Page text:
At this point, we still plan to hold the Massachusetts March for Life, on November 7th.
You may also join fellow members in safely social-distanced advocacy outside the abortion centers in our state. Social-distanced sidewalk advocacy is critical while abortion businesses continue to target vulnerable women and abort babies in Massachusetts despite the risk of COVID transmission.
We look forward to your participation, and support and your feedback and questions as we transition to the virtual.
If anything additional changes, and we believe your safety is at risk, we will be in touch with more updates on our outreach and advocacy. But social distancing does not mean distancing from supporting, educating, or being available to those we serve and protect.
Your health and safety, along with the health and safety of the little ones we seek to protect, is our top priority.
For additional questions or concerns, feel free to reach out to our team by email.
Stay safe, savvy, and remember that even if you're settled at home away from the virus, take that 1:00 o'clock hour and call and email our lawmakers using this easy to follow call script.
Yours for the most vulnerable,
C.J. Williams, Director of Community Engagement
Massachusetts Citizens for Life
According to their own estimates, Planned Parenthood performs over 330,000 abortion procedures per year. Apparently, that act of violence is their non-negotiable, because they've just voluntarily withdrawn from the program granting them funds through Title X. The organization receives approximately $60 million a year through Title X (which is less than 15% of the overall public funds given to the abortion giant); but in refusing Title X, Planned Parenthood is brazenly stating that abortion matters more than women's healthcare.
Most of other government funding comes through Medicaid, which does cover human abortions.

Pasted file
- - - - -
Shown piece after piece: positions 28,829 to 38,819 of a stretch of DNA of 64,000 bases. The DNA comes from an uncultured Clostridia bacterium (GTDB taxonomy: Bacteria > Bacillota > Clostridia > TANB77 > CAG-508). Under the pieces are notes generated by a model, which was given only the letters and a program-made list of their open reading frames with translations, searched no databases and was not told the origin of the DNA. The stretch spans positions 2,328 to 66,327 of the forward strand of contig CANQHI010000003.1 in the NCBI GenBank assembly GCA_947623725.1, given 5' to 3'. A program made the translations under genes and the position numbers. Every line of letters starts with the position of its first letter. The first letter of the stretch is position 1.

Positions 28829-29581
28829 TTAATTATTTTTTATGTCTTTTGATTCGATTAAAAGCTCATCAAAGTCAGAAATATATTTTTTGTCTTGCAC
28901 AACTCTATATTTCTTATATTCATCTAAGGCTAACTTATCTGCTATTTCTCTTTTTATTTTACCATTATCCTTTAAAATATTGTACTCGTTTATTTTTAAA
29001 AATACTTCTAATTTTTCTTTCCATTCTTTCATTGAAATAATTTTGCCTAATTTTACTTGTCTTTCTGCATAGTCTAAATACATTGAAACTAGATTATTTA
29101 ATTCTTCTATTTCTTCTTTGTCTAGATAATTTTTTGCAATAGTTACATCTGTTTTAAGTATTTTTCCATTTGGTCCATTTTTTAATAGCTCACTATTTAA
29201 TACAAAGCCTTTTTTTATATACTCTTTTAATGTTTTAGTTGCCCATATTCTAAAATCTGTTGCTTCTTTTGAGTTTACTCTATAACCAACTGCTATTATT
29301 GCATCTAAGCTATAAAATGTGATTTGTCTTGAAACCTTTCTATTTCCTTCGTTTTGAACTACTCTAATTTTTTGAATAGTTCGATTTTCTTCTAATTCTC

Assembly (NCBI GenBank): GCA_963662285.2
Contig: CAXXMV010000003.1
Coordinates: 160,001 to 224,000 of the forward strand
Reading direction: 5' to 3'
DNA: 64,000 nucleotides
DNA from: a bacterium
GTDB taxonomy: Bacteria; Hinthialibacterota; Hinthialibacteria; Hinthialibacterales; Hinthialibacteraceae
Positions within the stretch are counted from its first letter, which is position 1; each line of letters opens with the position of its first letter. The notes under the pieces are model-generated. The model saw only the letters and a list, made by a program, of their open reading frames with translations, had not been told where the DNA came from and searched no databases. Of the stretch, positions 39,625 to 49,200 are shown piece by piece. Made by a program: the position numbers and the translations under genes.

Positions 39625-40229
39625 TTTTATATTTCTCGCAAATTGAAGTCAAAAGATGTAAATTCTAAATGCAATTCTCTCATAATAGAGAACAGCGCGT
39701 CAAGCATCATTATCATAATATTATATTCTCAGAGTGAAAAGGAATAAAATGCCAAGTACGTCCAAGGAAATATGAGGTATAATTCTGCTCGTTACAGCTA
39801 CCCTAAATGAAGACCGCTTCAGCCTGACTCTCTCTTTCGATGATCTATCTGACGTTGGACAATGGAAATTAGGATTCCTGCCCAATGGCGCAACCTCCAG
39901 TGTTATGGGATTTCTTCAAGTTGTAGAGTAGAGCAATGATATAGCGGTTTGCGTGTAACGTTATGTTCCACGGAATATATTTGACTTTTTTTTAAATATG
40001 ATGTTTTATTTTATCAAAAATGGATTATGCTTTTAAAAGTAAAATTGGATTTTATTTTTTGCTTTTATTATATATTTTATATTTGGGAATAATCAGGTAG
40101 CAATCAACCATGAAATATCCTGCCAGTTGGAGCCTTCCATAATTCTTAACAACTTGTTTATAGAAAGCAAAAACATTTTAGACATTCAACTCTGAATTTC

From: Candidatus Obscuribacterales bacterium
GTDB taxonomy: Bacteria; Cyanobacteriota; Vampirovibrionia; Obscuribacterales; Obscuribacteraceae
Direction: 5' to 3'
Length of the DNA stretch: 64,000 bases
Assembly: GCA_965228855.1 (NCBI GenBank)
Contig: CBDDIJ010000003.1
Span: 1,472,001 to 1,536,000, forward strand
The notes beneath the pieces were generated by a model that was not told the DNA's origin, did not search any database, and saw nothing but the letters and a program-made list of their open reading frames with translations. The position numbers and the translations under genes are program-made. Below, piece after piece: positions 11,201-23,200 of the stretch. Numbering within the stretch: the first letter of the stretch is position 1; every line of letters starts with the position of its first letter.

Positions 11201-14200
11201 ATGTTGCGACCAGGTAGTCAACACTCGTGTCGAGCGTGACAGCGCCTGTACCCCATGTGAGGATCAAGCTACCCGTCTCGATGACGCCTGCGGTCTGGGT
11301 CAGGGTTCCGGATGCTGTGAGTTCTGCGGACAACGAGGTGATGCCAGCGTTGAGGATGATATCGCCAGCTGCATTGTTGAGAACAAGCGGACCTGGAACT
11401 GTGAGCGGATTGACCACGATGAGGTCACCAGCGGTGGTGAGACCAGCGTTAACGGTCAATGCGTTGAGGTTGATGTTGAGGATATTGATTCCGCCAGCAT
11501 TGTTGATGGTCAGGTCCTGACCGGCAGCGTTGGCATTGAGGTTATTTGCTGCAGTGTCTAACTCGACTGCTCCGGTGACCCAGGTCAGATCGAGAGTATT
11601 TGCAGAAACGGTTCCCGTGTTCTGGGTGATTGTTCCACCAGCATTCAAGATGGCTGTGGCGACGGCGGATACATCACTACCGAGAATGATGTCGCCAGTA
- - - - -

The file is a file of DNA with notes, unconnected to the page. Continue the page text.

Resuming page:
Despite what leadership in Planned Parenthood has stated, no part of the current federal administration is forcing PP to forgo Title X funds. The rule does not target any particular organization; the rule is a blanket policy that guarantees Title X monies (federal funds) follow rules instated already by the HHS which bar abortion funding. The recent decision follows the ruling that now separates abortion from actual healthcare, and prohibits any organization providing healthcare from receiving federal funding if they also provide abortion. As of the writing of this article, courts support the decision, despite lawsuits from PP.
Unbiased observers have made a good point quietly between the shouts on both sides of this news story: Does PP have a deeper commitment to making a profit off killing the preborn, or to women's health? Is it "Care. No Matter What." or "Abort. No Matter What."?
Photo courtesy of the Boston Herald
With the length of Mrs. Fox's tenure at MCFL' president, we cannot do justice in a short article to her legacy at MCFL. Our entire team wish her the best in her retirement, and are grateful to her service in the pursuit of justice for the unborn, and all of our vulnerable in the Commonwealth.
We released the following announcement to the press, and now post here for all of advocates as well:Read more
by Anne Fox, MCFL President
There are 14 statues in Qatar depicting life before birth. They range in height from five to eleven meters. That is seventeen feet to thirty-seven feet high.
And they have been there for five years. Think of the influence they must have. The way they must form society and people's consciousness of life in the womb. Think if we had more artists, and art, film and writing, that did this for us.
Check out more of the visuals here.
Where would you put ours?
Isn't a picture worth well more than a thousand words?